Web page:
Find me at www.happilytickedoff.com! I'm a produced television, magazine, newspaper and national blog writer available for freelance writing in the areas of faith, parenting, lifestyle and healthcare. In addition to ghostwriting and content creation, I am proud to be publishing my first book. Called "Happily Ticked Off," it is a humorous mom-moir about raising a son with Tourette Syndrome. I can best be described as Erma Bombeck meets Nora Ephron. I live to connect with others through writing, authenticity and just a wee bit of sass.

7 responses »

  1. Don’t know if you did the right thing, but if I makes you feel any better, I would have done the same (and actually, have done the same). And it worked out. I file it under the little white lie never hurt anyone scenario.

    Reply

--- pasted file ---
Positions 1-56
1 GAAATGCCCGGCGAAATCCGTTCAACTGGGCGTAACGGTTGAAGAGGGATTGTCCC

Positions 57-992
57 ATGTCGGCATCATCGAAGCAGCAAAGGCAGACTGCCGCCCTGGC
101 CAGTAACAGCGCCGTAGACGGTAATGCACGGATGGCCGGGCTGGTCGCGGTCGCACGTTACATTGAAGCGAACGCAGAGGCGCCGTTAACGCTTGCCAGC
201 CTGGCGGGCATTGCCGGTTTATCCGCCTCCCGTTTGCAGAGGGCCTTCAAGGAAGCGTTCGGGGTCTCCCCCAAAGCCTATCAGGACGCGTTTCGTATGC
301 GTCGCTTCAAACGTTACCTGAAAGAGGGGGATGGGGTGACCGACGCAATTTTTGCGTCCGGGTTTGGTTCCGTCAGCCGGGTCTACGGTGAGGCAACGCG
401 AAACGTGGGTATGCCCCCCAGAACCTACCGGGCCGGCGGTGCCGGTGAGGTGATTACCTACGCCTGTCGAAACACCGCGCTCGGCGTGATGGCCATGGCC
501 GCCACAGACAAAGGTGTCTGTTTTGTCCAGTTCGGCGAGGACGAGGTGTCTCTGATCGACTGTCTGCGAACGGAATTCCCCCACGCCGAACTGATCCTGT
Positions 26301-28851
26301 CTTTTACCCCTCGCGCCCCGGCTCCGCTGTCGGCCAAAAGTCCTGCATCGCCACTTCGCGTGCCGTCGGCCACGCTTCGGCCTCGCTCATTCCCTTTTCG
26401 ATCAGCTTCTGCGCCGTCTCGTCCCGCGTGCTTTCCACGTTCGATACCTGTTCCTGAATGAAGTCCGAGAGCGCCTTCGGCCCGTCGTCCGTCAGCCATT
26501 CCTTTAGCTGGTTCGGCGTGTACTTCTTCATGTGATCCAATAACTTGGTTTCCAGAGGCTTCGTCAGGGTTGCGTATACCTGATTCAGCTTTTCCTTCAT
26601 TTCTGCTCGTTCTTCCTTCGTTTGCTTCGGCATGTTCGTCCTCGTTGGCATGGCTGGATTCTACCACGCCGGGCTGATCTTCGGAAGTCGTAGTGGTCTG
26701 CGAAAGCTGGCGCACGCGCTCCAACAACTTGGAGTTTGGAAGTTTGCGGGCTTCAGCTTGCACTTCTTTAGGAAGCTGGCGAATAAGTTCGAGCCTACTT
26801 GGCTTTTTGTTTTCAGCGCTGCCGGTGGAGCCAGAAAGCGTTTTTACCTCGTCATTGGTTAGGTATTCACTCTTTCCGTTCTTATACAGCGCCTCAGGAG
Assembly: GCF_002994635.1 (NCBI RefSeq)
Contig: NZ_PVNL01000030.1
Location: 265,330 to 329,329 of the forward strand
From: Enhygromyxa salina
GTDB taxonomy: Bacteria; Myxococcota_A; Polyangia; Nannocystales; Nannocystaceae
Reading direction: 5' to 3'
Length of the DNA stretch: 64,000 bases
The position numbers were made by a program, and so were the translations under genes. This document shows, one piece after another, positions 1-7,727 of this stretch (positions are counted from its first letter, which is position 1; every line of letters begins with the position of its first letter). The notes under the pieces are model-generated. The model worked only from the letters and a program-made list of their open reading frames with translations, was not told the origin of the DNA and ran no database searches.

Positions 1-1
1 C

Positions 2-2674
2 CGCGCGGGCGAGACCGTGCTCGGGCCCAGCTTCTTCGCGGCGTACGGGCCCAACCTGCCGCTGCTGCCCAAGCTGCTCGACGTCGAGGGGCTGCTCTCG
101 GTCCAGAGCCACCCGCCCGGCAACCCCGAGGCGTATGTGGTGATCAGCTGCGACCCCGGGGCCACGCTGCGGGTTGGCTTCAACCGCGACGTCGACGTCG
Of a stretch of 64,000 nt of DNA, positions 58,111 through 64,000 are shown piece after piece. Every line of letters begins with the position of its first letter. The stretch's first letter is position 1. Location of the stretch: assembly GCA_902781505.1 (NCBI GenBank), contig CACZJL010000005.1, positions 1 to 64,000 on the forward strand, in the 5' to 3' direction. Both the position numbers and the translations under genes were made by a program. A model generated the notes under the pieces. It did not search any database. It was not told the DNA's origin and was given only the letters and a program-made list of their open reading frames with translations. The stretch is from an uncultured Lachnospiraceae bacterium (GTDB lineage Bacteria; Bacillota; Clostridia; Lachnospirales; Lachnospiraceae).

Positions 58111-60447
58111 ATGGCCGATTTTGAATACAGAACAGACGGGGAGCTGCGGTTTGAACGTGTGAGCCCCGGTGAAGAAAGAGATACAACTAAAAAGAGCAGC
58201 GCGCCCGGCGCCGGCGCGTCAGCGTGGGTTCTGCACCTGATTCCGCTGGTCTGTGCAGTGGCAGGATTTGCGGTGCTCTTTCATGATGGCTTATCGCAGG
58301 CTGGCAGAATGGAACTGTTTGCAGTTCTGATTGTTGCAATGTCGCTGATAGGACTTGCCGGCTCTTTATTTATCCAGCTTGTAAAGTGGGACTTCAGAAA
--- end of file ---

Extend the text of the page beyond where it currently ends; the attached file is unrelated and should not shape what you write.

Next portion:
2. Okay, well first I have to say that…ummm, I’m not so sure ignoring your son freaking out a younger child or spitting at an indoor playground is the antonym for a helicopter mom That said, the only way I could say whether or not I think you were too hard on Stink is if I had been in the room during the conversation. The way a message is delivered is almost as important as the message itself. So, only you can answer that. However, I don’t (for the most part and within reason) believe in sugar coating the ugly truth’s about life to my kids. I have always told them that people are going to be jerk’s, people are sometimes going to be rude and obnoxious to you and some people are just flat out not going to like you. Who care’s. There’s a lot of people I don’t care to be friends with. They might be the best friend in the world to someone else, but they don’t work for me. Now, I realize this is different because your son is feeling hurt and rejected. It’s also different because kids hurt other kids feelings. So, onto the next point. I have in the past and will in the future step in if my child is being bullied or hurt by another child. Yes, our kids have to learn to fight their own battles, but what does that really mean? How do they learn that? My thought is…they learn that the way they learn most things…by emulating their parents or other authority figures. I guess maybe I am a bit of a helicopter mom and I definitely have the…if you mess with my kid, you mess with me mentality. At this point I really wanted to insert the playground clip from “The Hand that Rocks the Cradle”, but due to the foul word I refrained. Yet, it’s kind of a WAY over the top version of me. I mean in that real word scenario I’d probably get arrested, but depending on the situation I would definitely step in. I did with my older son a few times and he is now in 11th grade and believe me he can fight his own battles. I never have to worry about that, so my “interference” or “stepping on a few (little punks) toes” didn’t negatively impact his ability to stick up for himself. The interesting thing is, he is also extremely tolerant of other people and is the kind of kid that will stick up for someone else. So, I personally think my “mediation” increased his ability to stick up for himself and also for other people. I don’t know what the proper protocol is for what would define you as “sneaky” or “violating Stinks trust” in this particular situation… but I would and have done the exact same thing! Hope things improve at school…